This statement may or may not be factually accurate depending on how someone defines overdose. What’s not up for interpretation is someone can get marijuana poisoning. While the absolute number of marijuana poisoning events isn’t high, it is increasing. So far none of the instances of marijuana poisoning have been deadly, but the effects can be severe, with documented instances of respiratory arrest and ventilator use necessary. So while it’s potentially accurate to say it’s “impossible to overdose on marijuana” that’s a misleading argument.
“Mr. Katz claims that marijuana use poses a risk of triggering Schizophrenia, however what he fails to point out from the study he sites, or findings from other studies on this subject is that risk is only prominent in those who already have a genetic predisposition to Schizophrenia… Mr. Katz fearmongering obscures the reality of the findings.”
Both gentlemen seem to not understand schizophrenia. In order to be schizophrenia the disease must exist outside the presence of the effect of a substance, legal or illegal. This is directly addressed in DSM-V which states, “The disturbance is not attributable to the direct physiological effects of a substance (eg, a drug of abuse, a medication) or another medical condition.” However, there is support for marijuana leading to earlier onset of schizophrenia. While there’s no causal effect between marijuana and the incidence of marijuana, there is some evidence for marijuana hastening the onset of schizophrenia. Given how debilitating schizophrenia is, the only word to describe this is tragic.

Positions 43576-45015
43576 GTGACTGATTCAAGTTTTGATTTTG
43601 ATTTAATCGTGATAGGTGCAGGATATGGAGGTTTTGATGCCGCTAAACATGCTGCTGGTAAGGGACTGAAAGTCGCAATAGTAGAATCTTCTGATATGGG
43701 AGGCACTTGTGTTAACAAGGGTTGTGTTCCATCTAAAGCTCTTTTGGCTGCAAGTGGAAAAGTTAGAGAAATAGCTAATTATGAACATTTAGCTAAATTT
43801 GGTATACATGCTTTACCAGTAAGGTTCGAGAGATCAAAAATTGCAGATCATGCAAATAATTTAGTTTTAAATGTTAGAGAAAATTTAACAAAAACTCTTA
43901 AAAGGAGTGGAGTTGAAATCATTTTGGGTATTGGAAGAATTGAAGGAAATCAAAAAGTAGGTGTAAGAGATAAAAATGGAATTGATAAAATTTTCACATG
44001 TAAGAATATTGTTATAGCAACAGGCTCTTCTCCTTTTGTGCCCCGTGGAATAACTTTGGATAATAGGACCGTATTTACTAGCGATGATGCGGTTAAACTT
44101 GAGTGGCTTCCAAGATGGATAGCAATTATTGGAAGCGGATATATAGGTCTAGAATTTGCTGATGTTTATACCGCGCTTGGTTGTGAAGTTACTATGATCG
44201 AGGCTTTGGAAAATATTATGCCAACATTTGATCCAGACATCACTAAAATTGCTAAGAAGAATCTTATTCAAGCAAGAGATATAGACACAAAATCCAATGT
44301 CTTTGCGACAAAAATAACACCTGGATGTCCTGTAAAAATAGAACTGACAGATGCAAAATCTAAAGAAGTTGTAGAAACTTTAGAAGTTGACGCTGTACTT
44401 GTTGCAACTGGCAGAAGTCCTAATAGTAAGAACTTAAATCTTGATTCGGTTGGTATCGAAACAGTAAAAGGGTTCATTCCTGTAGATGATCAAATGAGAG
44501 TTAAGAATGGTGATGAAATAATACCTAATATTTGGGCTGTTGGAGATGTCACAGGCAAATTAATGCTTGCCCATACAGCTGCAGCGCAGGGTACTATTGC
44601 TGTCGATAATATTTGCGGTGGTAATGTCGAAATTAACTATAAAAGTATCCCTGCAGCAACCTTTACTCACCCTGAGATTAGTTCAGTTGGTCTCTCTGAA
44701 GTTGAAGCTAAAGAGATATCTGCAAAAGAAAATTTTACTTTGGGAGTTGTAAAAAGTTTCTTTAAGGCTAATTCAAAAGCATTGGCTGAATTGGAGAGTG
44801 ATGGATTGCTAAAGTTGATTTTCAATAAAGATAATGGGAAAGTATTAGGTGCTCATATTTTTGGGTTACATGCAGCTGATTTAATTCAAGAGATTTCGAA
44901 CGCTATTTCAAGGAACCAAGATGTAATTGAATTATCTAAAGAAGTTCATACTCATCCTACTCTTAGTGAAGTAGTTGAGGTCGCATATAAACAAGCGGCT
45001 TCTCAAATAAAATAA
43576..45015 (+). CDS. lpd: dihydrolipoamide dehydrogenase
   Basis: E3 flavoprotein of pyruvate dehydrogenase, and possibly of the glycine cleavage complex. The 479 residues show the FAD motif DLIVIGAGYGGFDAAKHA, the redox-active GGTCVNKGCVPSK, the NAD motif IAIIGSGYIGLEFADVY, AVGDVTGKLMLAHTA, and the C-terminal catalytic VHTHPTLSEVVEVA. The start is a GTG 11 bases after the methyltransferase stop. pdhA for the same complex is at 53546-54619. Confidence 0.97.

I don’t like criticizing others ideas. The marketplace of ideas is what makes democracy great. However, the marketplace is only as good as the ideas proffered. In instances where misleading argumentation is being proffered, or flat out false facts being offered to support an idea in the marketplace of ideas, it’s important to set the record straight for the sake of the marketplace.
Take the dueling articles as you will. This is an attempt at informative writing rather than persuasive writing. But when forming your own opinion keep some things in mind. The evidence doesn’t support the claims that marijuana is lifesaving medicine for millions of Americans. That’s simply a blatant falsehood. It is possible to be harmed by over-consumption of marijuana. Don’t let the technicalities of what is and is not an “overdose” cloud the issue. Over-consumption of marijuana is harmful and potentially deadly.